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Bear activity closes several campsites in Maple Canyon

MAPLE CANYON, Sanpete County — The mountains are attracting a lot of people to campgrounds, and wildlife managers find themselves again reminding people about bear-safe camping after one popular area has been closed because a bear keeps returning to the area foraging for discarded food.

Maple Canyon in Sanpete County is known for its unique rock climbing opportunities and scenic camping locations.

“The climbing is spectacular here, and it’s kind of become like an annual trip for us to come climb in the summer months,” said Tracy Wilson, who is visiting from Colorado.

But this year, Wilson noticed several warning signs about bears in the canyon.

“We’ve always kind of wondered if there’s bears in this environment, but this time it seems like there's a little visitor that’s been coming down on the campsites,” Wilson said.

Signs are posted in Maple Canyon, warning campers of the bear problem in the campground. The Forest Service closed campsites 1-6 indefinitely as a precaution because of the recent bear activity; only campers who are in hard-shell trailers or sleeping in their vehicles are allowed in those sites.

A bear was spotted twice in the area.

“The first part of May it came in because of a dirty camp,” said Sgt. Matt Riggs with the Utah Division of Wildlife Resources. “There were food products left, there was a frying pan on the table that had just lots of really good bacon grease in it for the bear to come in and enjoy.”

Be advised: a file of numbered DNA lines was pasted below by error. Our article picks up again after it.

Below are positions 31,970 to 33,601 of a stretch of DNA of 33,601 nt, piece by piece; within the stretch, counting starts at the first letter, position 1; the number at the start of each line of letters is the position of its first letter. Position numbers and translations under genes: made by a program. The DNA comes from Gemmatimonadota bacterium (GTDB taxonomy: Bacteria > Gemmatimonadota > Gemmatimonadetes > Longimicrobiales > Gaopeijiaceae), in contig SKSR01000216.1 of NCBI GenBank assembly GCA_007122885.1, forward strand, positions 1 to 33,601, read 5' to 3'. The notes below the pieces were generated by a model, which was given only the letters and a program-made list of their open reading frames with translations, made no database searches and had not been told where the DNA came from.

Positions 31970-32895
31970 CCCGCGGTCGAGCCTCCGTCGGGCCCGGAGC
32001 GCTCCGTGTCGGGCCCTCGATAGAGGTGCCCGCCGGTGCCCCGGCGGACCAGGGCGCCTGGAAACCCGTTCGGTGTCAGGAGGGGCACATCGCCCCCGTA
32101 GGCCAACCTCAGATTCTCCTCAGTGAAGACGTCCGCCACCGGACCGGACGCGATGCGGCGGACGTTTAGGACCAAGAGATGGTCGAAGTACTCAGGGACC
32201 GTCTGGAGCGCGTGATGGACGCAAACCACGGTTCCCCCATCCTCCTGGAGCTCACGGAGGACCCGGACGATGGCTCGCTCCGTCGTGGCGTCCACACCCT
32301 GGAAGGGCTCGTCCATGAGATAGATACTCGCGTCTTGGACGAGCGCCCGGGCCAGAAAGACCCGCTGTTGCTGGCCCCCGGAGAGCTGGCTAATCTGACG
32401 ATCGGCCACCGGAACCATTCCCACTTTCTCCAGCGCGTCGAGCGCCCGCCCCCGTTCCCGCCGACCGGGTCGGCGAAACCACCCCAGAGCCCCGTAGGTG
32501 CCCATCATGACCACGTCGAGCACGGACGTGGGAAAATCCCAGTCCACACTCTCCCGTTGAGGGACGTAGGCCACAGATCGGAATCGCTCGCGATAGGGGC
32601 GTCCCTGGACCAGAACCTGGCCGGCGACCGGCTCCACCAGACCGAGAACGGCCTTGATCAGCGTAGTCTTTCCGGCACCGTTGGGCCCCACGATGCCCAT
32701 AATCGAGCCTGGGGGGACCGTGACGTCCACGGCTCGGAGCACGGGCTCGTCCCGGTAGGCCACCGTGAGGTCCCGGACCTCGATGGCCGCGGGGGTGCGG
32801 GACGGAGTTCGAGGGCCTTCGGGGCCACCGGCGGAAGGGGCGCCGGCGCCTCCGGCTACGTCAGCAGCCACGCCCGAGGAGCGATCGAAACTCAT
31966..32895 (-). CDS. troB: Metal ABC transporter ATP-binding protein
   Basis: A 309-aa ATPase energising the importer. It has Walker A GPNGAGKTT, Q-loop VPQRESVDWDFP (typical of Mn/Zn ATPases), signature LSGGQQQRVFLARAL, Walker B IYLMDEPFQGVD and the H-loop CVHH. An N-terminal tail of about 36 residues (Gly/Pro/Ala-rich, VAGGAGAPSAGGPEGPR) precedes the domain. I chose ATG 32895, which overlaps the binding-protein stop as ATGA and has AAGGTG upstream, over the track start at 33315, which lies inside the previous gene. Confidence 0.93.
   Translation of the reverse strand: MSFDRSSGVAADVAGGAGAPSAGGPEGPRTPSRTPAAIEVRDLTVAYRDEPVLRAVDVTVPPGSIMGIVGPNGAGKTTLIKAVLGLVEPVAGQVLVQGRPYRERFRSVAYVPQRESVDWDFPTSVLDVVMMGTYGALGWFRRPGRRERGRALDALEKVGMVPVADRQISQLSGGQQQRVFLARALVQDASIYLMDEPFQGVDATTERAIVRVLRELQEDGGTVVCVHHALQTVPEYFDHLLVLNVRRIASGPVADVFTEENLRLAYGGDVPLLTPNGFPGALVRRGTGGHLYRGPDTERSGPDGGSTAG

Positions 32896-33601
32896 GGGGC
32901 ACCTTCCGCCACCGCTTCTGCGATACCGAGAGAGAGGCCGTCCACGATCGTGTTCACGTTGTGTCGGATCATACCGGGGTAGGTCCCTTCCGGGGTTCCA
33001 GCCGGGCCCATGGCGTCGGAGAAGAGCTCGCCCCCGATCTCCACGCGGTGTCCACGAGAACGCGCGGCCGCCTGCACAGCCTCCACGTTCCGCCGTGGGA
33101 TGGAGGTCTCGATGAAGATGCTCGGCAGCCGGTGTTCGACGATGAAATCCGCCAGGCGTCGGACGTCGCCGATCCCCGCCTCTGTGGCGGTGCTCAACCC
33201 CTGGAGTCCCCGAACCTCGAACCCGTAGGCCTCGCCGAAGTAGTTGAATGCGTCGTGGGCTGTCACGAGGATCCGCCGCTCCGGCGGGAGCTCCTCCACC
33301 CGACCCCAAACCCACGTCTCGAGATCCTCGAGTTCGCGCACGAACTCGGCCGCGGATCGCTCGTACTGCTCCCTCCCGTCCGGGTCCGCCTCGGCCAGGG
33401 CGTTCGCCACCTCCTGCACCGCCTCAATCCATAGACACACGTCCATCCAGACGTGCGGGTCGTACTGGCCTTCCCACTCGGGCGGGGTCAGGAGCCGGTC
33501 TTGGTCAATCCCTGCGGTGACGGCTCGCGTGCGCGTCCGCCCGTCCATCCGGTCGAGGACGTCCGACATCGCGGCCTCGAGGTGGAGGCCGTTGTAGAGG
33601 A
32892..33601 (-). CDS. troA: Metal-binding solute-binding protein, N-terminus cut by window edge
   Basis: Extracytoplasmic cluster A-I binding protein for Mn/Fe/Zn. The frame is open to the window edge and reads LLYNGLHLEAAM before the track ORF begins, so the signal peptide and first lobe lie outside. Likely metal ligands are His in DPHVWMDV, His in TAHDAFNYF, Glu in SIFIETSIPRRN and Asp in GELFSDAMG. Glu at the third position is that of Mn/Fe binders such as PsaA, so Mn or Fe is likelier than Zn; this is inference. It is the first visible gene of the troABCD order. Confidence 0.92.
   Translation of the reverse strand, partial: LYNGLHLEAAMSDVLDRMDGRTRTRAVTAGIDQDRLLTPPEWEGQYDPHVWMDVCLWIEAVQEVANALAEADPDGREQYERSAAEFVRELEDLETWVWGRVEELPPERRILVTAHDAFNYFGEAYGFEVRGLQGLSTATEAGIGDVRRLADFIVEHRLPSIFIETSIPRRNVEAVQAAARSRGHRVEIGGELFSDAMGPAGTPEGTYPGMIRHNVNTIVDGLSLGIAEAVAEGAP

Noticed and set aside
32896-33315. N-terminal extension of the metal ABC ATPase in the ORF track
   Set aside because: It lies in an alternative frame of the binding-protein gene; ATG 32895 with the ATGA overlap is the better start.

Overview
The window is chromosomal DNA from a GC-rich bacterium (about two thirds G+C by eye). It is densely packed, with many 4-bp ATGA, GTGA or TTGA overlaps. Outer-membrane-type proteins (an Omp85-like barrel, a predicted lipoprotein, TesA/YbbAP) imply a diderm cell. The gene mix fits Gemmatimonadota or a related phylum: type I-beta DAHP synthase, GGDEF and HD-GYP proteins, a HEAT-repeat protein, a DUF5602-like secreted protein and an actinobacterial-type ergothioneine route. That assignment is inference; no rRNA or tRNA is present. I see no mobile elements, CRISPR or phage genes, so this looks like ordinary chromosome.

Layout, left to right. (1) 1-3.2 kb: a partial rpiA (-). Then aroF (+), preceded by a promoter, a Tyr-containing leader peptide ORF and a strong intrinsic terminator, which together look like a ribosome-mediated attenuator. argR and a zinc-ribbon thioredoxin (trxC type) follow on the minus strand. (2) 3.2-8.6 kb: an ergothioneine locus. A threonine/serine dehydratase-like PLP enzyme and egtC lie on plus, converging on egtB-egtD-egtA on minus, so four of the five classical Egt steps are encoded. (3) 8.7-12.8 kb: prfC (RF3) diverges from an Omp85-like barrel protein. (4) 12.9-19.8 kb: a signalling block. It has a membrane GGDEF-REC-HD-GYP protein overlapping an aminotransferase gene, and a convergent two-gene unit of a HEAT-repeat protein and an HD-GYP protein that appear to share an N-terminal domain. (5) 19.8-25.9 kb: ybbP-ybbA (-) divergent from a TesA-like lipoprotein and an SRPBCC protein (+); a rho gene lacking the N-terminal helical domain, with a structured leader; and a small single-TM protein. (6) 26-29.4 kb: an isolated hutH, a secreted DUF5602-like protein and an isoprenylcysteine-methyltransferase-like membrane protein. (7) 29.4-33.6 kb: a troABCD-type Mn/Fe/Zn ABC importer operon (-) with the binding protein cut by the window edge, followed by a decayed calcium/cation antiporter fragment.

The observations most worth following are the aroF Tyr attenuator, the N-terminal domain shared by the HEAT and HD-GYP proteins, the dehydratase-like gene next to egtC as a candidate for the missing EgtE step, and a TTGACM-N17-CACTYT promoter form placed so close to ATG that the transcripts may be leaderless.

A houndsman came in and chased the bear over the top of the mountain. But the bear came back about a month later.

“Another dirty camp, garbage had been left in the camp,” Briggs said. “There were items in the fire pit that they had tried to burn, food products that they hadn’t burned completely.”

He said since the bear was rewarded the first time, it came back a second time.

To keep everyone safe, Briggs said, the best thing campers can do is to clean up after themselves.

“Keep a clean camp,” Briggs said. “Anything you haul in, please haul it out. Any food products, find a way to dispose of them so that we’re not attracting the bears into the campgrounds and into the areas where people are camping.”

Wilson said the bear warning hasn't changed her plans, as she's keeping the food in a hard-shell container that is stored in the van at night.

“We actually do usually sleep in the van, but I think we’ve been much more on top of keeping our food all inside this trip,” she said.

Contributing: Viviane Vo-Duc